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ARS Home » Northeast Area » Wyndmoor, Pennsylvania » Eastern Regional Research Center » Dairy and Functional Foods Research » Research » Publications at this Location » Publication #282964

Title: Effect of storage at 4 and 10 C on growth of listeria monocytogenes in Queso Fresco

item Leggett, Latasha
item Tomasula, Peggy
item Van Hekken, Diane
item Porto-Fett, Anna
item Shoyer, Brad
item Luchansky, John
item Renye, John
item FARKYE, N - California Polytechnic State University

Submitted to: Journal of Food Safety
Publication Type: Peer Reviewed Journal
Publication Acceptance Date: 3/13/2012
Publication Date: 4/1/2012
Citation: Leggett, L.N., Tomasula, P.M., Van Hekken, D.L., Porto Fett, A.C., Shoyer, B.A., Luchansky, J.B., Renye Jr, J.A., Farkye, N. 2012. Effect of storage at 4 and 10 C on growth of listeria monocytogenes in Queso Fresco. Journal of Food Safety. 32:236-245.

Interpretive Summary: Queso Fresco (QF) is a popular, rennet-set, Hispanic-style fresh cheese made from pasteurized milk known for its crumbly texture and non melting properties. However, its high moisture content, near neutral pH and moderate salt content provide the ideal conditions for growth of various bacterial species and pathogens such as L. monocytogenes. Past studies have examined the growth of L. monocytogenes on QF but were typically conducted using retail cheeses of unknown make and handling procedures. In this study, the growth of L. monocytogenes on QF made using a popular make procedure in the U.S. was examined. Spoilage bacteria and other potential pathogens were also identified. This data and a primary model that was created from the data can be used as the basis for food safety assessments, process and formulation improvements, or to monitor the effectiveness of antimicrobials and process interventions in preventing growth of L. monocytogenes on QF.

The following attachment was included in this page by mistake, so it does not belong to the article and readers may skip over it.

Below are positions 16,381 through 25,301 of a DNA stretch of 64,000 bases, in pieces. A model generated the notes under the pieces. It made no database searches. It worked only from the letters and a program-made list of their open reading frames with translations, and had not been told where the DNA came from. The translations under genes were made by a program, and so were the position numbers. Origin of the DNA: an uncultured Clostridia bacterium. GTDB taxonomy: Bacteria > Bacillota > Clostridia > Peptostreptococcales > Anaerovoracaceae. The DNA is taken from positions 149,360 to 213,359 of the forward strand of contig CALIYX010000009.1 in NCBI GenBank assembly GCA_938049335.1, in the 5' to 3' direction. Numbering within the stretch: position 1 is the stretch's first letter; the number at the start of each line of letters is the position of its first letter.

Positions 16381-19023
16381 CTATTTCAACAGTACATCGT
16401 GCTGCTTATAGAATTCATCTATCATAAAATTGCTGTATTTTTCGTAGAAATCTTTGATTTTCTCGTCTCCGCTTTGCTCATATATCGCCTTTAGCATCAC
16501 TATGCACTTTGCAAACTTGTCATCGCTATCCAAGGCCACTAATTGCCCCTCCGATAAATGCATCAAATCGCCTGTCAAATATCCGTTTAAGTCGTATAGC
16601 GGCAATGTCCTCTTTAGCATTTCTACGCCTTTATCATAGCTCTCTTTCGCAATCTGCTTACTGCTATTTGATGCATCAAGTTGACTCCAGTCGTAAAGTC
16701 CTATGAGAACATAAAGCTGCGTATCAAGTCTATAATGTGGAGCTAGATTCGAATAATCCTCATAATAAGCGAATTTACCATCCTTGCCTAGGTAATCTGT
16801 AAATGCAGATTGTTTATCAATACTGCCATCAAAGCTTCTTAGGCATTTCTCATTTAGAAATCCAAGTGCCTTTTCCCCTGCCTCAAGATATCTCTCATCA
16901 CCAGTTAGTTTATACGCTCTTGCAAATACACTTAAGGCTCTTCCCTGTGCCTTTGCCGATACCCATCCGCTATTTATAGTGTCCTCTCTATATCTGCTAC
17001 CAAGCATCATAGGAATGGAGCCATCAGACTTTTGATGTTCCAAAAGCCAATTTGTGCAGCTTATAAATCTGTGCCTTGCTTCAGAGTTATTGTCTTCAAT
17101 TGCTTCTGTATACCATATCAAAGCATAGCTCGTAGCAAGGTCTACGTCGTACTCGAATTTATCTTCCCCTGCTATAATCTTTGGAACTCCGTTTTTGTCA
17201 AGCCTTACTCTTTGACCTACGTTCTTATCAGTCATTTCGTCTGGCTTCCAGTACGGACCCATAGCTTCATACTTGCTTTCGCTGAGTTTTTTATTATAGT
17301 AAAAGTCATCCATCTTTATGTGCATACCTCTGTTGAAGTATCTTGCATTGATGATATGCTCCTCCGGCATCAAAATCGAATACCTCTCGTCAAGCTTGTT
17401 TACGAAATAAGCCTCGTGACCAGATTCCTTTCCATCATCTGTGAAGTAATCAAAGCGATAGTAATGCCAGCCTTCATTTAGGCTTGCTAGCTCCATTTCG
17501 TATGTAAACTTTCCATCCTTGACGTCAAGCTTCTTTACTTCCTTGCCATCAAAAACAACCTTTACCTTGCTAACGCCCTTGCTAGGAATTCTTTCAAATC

Technical Abstract: A five-strain rifampicin - resistant Listeria monocytogenes cocktail (ca. 3.0 loglOCFU/g) was introduced as a post-pasteurization contaminant in Queso Fresco (QF) that was manufactured using a commercial make procedure. L. monocytogenes was either inoculated into (IN) the curds before slicing or on (ON) the slices (52 to 66 g), individually vacuum - packaged and stored at 4C and IOC. Growth was monitored for up to 35 days. Gompertz analyses showed no differences in lag time (LT) because of temperature but growth rate (GR) and generation time (GT) were faster at IOC than 4C. After 20 days for both the IN and ON treatments, the maximum population density was 7.80 + 0.17 regardless of storage temperature. These results indicate that QF manufacture must be conducted using Good Manufacturing Practices and under hygienic conditions and that the use of antimicrobials and/or or post-processing interventions are necessary to prevent L. monocytogenes growth.